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The predictors of 3- and 30-day mortality in 660 MERS-CoV patients.

BMC Infect Dis; 17(1): 615, 2017 Sep 11.
Article in English | MEDLINE | ID: mdl-28893197

BACKGROUND:

The mortality rate of Middle East Respiratory Syndrome Coronavirus (MERS-CoV) patients is a major challenge in all healthcare systems worldwide. Because the MERS-CoV risk-standardized mortality rates are currently unavailable in the literature, the author concentrated on developing a method to estimate the risk-standardized mortality rates using MERS-CoV 3- and 30-day mortality measures.

METHODS:

MERS-CoV data in Saudi Arabia is publicly reported and made available through the Saudi Ministry of Health (SMOH) website. The author studied 660 MERS-CoV patients who were reported by the SMOH between December 2, 2014 and November 12, 2016. The data gathered contained basic demographic information (age, gender, and nationality), healthcare worker, source of infection, pre-existing illness, symptomatic, severity of illness, and regions in Saudi Arabia. The status and date of mortality were also reported. Cox-proportional hazard (CPH) models were applied to estimate the hazard ratios for the predictors of 3- and 30-day mortality.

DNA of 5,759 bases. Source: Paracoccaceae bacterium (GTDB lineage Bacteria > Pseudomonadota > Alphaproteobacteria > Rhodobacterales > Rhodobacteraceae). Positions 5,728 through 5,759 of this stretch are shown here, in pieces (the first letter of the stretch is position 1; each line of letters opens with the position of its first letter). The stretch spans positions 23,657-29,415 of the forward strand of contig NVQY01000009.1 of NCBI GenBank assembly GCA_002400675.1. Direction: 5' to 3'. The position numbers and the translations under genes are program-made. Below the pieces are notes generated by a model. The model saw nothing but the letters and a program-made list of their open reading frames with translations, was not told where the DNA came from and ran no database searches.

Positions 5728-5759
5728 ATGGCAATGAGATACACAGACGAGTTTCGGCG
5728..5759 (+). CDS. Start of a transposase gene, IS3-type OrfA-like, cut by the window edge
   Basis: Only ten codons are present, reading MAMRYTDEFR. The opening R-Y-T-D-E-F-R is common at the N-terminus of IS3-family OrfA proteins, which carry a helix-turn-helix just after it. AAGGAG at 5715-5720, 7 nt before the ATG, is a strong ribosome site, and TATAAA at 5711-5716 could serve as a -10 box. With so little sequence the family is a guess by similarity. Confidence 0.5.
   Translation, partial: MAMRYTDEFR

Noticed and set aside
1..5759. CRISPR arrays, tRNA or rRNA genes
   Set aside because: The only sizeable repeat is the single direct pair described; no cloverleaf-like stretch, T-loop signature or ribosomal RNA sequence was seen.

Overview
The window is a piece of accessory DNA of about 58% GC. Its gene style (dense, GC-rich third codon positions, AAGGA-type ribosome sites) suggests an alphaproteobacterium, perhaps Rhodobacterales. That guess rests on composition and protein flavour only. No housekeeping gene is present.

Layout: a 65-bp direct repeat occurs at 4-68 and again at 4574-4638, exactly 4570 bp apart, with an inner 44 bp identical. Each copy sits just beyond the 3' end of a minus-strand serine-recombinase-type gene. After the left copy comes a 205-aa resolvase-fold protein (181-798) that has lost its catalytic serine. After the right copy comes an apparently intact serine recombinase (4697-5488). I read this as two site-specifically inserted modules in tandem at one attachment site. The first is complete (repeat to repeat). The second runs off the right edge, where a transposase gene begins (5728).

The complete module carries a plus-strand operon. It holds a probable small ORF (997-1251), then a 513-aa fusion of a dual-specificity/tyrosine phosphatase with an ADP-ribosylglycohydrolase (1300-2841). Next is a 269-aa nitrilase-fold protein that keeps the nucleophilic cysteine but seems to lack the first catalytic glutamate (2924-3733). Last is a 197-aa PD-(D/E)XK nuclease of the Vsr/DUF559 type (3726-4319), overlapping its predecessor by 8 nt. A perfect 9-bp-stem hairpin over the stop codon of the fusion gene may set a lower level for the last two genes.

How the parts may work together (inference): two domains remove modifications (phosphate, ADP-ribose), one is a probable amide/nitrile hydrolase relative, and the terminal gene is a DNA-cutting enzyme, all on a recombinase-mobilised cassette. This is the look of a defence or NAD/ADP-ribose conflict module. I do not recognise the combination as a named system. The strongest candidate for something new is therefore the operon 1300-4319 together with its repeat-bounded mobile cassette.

RESULTS:

3-day, 30-day, and overall mortality were found to be 13.8%, 28.3%, and 29.8%, respectively. According to CPH, multivariate predictors of 3-day mortality were elderly, non-healthcare workers, illness severity, and hospital-acquired infections (adjusted hazard ratio (aHR) =1.7; 8.8; 6.5; and 2.8, respectively). Multivariate predictors of 30-day mortality were elderly, non-healthcare workers, pre-existing illness, severity of illness, and hospital-acquired infections (aHR =1.7; 19.2; 2.1; 3.7; and 2.9, respectively).

CONCLUSIONS:

Several factors were identified that could influence mortality outcomes at 3 days and 30 days, including age (elderly), non-healthcare workers, severity of illness, and hospital-acquired infections. The findings can serve as a guide for healthcare practitioners by appropriately identifying and managing potential patients at high risk of death.